Various groups of microbes have different kinds of characteristics. Viruses, bacteria, fungi can multiply rapidly but worms can multiply very slowly. On the other side viruses can live in host cells but bacteria does not. In addition, we observe that taxonomically all bacteria are closely related to each other but viruses are not. Generally it implies that many important life processes are similar in groups of bacteria but different from viruses. So a drug that blocks life process of one type of bacteria, also can act other bacteria of similar characteristics. But same drug can not work against other microbes of different groups.

Let us study the case of antibiotics. Bacteria makes a cell-wall to protect themselves. So if we take antibiotic penicillin for a bacterial infection, it will block the process of building cell-wall by bacteria but it will no act on our body as human cells lack cell-wall. Penicillin also can act against other bacteria of similar characteristics. Thus many antibiotics work against many species of bacteria rather than acting against one.

Antibiotics can not act against viruses as it uses different pathways compared to bacteria. If we have a viral fever, antibiotics will not act but if we have viral fever with bacterial infection, antibiotics will work. But antibiotics will only work against bacterial infection not against viral infection.

Q11. Discuss different mediums through which diseases spread.

Answer: The infectious diseases can spread in a variety of ways. The microbes can easily move from an infected person to another non-infected person through these mediums. The common mediums through which microbes move are describes in the following –

Air: Diseases spread through air are common cold, tuberculosis, pneumonia etc. If an infected person sneezes or coughs, he throws out little droplets in the air. And these droplets contain infectious microbes. Now if someone sitting or standing close to the infected person, he can easily breathe in these droplets. Thus the microbes can easily enter into him and start a new infection. So it is advisable for an airborne diseased person to avoid crowded area to avoid mass spreading.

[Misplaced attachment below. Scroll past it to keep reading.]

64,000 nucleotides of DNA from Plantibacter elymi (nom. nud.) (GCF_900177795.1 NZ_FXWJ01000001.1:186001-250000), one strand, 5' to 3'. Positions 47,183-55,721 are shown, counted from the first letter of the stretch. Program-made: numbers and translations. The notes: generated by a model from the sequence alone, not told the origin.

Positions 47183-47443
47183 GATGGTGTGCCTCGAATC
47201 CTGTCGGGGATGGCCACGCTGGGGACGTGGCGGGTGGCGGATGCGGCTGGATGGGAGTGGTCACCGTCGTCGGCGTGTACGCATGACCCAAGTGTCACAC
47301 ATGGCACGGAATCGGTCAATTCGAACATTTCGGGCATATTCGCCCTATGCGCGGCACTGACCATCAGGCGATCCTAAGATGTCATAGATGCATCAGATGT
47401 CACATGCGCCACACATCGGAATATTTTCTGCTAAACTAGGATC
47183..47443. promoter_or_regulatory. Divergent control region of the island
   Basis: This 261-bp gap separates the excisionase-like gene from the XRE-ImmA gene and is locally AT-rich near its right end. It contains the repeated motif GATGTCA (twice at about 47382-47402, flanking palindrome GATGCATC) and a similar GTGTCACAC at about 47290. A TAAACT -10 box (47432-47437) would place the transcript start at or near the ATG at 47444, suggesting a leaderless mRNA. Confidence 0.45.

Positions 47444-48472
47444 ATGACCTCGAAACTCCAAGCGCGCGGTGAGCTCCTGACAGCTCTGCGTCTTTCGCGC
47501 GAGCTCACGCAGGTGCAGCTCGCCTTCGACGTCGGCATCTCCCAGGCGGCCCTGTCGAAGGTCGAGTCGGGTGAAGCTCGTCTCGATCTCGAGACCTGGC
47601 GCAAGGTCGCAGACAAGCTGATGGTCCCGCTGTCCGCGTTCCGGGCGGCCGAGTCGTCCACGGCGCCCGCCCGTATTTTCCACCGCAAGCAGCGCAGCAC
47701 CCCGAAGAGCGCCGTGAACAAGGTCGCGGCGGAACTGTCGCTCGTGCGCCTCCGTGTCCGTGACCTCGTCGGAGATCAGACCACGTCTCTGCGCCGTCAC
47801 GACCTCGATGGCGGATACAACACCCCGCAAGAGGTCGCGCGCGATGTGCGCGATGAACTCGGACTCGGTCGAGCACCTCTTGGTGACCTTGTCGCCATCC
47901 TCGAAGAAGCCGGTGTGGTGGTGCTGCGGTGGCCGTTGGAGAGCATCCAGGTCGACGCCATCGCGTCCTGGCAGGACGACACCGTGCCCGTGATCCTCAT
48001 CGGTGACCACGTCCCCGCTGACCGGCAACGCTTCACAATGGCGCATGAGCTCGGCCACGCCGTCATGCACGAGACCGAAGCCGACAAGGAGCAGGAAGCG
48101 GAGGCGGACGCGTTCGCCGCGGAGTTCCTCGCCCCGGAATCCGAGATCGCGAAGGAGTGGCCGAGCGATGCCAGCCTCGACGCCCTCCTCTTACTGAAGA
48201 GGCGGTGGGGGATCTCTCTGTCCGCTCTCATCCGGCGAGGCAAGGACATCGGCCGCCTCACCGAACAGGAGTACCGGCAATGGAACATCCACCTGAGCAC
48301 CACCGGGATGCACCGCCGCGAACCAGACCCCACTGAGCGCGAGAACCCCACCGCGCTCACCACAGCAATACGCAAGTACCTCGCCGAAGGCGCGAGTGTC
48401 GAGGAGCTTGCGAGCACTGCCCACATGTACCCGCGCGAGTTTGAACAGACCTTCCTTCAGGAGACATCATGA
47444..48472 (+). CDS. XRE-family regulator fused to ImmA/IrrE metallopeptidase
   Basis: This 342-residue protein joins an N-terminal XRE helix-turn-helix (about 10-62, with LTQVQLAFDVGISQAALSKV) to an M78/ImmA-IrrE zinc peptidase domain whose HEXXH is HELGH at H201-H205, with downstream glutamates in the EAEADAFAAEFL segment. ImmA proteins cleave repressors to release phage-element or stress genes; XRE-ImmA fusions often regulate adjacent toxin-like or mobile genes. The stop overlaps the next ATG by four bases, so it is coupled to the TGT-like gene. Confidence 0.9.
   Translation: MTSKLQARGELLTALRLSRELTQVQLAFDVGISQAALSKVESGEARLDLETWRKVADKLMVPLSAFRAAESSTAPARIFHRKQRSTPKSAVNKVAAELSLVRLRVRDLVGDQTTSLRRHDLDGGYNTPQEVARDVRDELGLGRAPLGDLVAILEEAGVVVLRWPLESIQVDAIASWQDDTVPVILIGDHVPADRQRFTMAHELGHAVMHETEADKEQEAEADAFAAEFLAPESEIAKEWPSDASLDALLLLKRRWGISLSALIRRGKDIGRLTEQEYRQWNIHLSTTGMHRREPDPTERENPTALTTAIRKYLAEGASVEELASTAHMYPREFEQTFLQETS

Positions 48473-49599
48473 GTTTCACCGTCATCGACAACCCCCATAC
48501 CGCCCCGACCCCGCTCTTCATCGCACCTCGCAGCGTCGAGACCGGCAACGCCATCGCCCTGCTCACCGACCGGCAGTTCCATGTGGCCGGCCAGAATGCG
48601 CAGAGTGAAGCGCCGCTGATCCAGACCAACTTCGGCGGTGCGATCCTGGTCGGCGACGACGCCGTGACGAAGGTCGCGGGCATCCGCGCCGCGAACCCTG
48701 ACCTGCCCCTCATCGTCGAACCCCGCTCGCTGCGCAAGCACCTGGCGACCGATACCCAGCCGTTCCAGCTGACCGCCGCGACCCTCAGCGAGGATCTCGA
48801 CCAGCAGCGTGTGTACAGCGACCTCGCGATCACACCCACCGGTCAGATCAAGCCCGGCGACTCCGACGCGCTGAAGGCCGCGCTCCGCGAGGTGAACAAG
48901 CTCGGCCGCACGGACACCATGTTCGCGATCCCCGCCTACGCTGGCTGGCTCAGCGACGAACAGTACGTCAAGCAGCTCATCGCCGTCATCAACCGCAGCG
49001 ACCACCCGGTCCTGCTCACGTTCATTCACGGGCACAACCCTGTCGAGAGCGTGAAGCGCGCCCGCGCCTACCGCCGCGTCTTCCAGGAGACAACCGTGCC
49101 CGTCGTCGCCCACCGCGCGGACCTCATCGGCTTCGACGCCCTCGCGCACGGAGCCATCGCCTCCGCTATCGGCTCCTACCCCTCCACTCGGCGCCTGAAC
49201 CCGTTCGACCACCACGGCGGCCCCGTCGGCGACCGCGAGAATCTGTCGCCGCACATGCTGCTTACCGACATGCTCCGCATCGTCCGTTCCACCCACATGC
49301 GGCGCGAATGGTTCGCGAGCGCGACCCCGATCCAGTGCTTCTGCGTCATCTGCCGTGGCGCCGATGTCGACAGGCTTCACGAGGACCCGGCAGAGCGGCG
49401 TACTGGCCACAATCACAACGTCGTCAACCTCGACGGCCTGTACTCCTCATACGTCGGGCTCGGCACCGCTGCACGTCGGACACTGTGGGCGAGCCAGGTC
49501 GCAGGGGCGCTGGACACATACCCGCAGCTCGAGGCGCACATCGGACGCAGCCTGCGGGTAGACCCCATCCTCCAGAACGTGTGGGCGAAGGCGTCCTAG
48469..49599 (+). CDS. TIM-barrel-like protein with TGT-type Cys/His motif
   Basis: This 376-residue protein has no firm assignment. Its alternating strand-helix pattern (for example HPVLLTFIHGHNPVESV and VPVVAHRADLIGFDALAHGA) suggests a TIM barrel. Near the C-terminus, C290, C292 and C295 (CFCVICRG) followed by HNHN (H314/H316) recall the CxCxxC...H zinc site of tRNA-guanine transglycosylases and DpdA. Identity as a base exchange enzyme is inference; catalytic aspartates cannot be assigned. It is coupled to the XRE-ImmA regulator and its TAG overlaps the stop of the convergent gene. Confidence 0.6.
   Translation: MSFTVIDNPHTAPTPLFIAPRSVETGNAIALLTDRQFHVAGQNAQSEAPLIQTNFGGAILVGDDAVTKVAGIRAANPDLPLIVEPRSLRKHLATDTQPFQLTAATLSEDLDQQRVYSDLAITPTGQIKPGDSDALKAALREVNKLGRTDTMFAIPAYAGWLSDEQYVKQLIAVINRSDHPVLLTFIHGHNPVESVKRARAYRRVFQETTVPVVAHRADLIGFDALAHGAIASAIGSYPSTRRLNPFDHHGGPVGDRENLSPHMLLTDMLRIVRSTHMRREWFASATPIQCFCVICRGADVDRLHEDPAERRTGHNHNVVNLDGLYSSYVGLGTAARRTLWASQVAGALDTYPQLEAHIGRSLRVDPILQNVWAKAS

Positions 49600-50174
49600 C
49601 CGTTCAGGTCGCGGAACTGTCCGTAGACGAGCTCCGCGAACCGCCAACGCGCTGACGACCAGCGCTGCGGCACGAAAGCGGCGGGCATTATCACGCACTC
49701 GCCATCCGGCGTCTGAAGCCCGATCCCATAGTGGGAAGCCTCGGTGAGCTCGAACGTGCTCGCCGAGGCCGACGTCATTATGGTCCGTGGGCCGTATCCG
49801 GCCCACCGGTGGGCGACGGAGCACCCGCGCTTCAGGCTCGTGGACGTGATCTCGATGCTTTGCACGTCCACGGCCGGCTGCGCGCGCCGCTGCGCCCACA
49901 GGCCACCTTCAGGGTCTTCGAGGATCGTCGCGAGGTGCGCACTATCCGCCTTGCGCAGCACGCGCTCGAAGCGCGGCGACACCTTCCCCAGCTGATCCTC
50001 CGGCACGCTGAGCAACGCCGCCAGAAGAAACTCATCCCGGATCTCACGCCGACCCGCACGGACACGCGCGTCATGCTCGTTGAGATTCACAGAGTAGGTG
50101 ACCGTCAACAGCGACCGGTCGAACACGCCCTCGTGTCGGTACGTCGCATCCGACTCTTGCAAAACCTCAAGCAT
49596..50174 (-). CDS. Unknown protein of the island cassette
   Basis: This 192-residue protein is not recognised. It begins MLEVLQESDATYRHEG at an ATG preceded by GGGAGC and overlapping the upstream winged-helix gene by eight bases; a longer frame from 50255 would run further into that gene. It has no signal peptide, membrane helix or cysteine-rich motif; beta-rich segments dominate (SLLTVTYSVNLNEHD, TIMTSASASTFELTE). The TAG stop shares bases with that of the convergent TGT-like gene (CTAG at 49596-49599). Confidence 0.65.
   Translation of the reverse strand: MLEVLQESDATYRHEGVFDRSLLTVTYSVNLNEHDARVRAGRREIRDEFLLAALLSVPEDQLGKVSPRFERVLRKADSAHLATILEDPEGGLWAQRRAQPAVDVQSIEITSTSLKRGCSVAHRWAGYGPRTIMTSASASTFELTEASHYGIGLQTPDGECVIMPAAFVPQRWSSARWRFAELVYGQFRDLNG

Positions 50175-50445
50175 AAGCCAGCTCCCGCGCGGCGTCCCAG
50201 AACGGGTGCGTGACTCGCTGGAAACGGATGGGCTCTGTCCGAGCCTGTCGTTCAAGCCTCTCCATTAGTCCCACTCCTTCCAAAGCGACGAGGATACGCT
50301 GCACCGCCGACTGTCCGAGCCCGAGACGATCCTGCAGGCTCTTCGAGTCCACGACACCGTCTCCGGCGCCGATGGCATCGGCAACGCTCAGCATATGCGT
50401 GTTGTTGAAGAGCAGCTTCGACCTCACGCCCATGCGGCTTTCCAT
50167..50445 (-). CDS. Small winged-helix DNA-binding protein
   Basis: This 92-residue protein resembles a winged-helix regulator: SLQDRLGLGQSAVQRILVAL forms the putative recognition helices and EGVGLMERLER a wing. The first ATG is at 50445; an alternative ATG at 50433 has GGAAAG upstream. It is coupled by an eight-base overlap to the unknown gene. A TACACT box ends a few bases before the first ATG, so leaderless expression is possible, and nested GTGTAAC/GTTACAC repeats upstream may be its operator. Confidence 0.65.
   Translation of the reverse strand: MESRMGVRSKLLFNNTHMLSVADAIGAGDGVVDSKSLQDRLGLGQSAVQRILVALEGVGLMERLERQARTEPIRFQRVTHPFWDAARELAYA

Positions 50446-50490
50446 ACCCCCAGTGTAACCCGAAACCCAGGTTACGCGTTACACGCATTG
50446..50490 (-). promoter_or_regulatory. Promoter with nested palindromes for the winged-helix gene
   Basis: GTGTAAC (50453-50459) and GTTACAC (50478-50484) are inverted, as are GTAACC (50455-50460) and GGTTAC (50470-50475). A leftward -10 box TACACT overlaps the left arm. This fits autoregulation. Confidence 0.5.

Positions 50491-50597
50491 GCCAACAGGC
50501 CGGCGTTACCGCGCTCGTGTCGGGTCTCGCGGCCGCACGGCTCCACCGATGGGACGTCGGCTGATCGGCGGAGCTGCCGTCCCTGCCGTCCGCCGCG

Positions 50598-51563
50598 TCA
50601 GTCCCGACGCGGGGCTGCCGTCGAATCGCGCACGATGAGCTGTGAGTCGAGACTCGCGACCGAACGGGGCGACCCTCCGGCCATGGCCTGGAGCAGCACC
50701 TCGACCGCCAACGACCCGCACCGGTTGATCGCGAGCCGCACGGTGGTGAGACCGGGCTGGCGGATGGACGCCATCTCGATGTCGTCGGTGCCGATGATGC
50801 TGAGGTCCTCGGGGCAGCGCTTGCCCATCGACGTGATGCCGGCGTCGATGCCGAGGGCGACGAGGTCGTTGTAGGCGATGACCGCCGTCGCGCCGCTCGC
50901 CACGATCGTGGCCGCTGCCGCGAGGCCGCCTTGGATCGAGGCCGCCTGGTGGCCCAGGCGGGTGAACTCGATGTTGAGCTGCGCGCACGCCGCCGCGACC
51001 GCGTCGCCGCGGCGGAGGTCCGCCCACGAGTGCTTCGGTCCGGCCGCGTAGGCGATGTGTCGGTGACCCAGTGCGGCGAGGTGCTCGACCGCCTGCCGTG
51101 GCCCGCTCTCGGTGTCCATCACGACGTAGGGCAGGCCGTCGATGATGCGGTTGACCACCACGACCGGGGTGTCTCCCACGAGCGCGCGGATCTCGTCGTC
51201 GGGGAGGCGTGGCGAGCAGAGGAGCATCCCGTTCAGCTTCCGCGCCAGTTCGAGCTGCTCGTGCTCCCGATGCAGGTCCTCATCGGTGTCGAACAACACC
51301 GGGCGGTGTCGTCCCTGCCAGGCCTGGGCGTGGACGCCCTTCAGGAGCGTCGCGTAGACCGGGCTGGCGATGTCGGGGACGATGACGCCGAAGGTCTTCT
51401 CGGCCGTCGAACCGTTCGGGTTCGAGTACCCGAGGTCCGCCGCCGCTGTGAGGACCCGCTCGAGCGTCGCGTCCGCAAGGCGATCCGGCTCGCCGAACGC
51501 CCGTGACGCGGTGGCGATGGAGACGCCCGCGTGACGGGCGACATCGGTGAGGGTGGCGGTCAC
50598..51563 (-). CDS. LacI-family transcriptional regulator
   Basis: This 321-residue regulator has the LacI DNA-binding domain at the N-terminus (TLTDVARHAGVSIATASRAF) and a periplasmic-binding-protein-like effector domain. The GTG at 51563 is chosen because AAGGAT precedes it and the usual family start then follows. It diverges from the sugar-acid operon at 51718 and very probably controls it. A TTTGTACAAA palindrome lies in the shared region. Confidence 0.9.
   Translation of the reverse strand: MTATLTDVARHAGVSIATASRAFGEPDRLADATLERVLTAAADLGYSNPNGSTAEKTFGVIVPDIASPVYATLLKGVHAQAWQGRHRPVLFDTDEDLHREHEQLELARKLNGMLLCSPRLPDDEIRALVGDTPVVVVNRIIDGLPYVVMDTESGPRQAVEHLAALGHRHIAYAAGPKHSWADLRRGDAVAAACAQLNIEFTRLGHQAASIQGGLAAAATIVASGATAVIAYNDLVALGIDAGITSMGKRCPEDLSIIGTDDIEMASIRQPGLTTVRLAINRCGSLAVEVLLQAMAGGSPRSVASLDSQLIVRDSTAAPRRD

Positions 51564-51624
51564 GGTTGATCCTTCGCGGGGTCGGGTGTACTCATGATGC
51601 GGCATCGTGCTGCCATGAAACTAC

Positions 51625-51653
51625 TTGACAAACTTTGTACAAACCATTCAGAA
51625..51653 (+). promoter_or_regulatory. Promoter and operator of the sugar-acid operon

Water: Open defecation is highly unhygienic as it can easily mix with drinking water. If excreta from a person having infectious gut disease, mixes with drinking water in a locality, undoubtedly it increases possibility to infect other people living in that locality. Cholera is an example of waterborne disease. So safe drinking water is a must for good general health and open defecation should be avoided.

Why do we fall ill?
Common ways for transmission of diseases

Physical Contact and Vectors –

Physical Contact: These may be casual touches like hugging, handshakes, sports etc. or may be closest touches like sexual act and kissing. AIDS (HIV), Syphilis etc. are sexually transmitted disease. HIV can also be transmitted through blood to blood contact, even to infants during pregnancy of mother and through breast feeding.

Through Animals: Our world is full of biodiversity and transmission of the microbes through animals is inevitable and unavoidable. These intermediary animals that carry the microbes from the infected person to the other person are called vectors. Mosquitoes are commonest and well-known vector around us. Female mosquitoes require highly nutritious food in the form of blood for ability to lay mature eggs. Thus they feed many warm blooded animals including human and spread disease from one person to another person.

Q12. Is manifestation of disease organ specific or tissue specific?

Generally numbers of infectious microbes decide the severity of disease manifestations. If small number of microbes infect the body, then disease manifestations will be minor even unnoticed. But if large number of microbes attack the body, then the severity of disease manifestations will be major even life threatening.

Let discuss whether the manifestations of disease is organ specific or not. The airborne microbes can easily enter our body via our nose and the probable destination of the microbes is our lungs. Breathlessness and cough are general manifestations in lungs infection. Bacteria causing tuberculosis is an example of it.